Related: New England Golf Course Superintendents Are Getting the Job Done
In preparation for the tournament, the club has pushed forward with an extensive restoration project. When Essex received the Curtis Cup, the USGA stated “we can play the golf course as is”. But, under the direction of Essex’s architectural consultant, Bruce Hepner of Renaissance Golf Design Inc., and with the approval and support of the Greens Committee, Chairman, and Club President, implementation of a master plan originally adopted in 2002 has quickly moved forward. The restoration projects have dealt with many areas that will dramatically improve the appearance and playability of the golf course for the players, television audience, and the patrons who attend the Curtis Cup. Up until the fall of 2007, much of the focus, and rightly so, was placed on drainage and infrastructure. Beginning in October of 2007, there have been many cosmetic changes to the golf course. To date, there have been 1200 trees removed; which has opened up many vistas that have been lost for decades. We have also been busy restoring bunkers, leveling tees, moving cart paths and restoring native areas (Tall Rough). The track taken by the club in adopting the master plan is to restore the golf course to Donald Ross’s original design and intent, but not to make the golf course harder or easier to play.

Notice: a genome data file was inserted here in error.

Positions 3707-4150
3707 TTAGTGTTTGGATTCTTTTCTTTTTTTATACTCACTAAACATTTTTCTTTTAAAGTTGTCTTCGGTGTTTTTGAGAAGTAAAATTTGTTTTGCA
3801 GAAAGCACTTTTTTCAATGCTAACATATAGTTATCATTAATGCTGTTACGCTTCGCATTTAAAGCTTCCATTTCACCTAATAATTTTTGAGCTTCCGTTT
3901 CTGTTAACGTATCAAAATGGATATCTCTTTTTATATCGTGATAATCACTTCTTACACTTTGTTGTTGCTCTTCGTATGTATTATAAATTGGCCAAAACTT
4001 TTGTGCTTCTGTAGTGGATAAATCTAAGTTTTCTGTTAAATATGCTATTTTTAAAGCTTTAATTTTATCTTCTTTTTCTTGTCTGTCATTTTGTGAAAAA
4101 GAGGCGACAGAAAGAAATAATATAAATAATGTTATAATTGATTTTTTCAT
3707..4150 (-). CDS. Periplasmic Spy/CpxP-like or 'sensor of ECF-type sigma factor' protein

Related: Tom Doak/Renaissance Golf Design’s Innovative 18-hole Reversible Course Taking Shape at Forest Dunes
The picture of a hill behind #11 green was a lost feature due to the planting of pine trees four or five decades ago. As you can see in the third from the top picture (after) there have been some significant changes. Much if not all of the tree work that has taken place over the last few years has not just helped restore the golf course, but has decreased some major agronomic issues in each area by increasing air movement and light to putting green surfaces and sensitive turf areas.
The Curtis Cup will be televised on the golf channel and the club expects attendance to be anywhere from 3,000 to 4,000 patrons. It is a “Ryder Cup” format match play tournament. In 2008, the Old Course at St. Andrews had anywhere from 10,000 to 15,000 patrons attending each day. This was most likely due to the venue, but this tournament seems to resonate more in England and Ireland than here in the United States. In 2010, the Curtis Cup should be a forum to show the world what New England has to offer. The Curtis Cup also offers an opportunity for people to discuss the very rich championship golf history that has and continues to be made in New England, not to mention the great golf courses. The Curtis Cup will be seen worldwide (110 media credentials, so far). That is why the club and I need all the help we can get from you. I have begun the formal process of trying to recruit some Grounds volunteers for the tournament. If you would like to volunteer for the Curtis Cup, please contact me, my information is listed below.
Eric Richardson, GCS
Essex County Club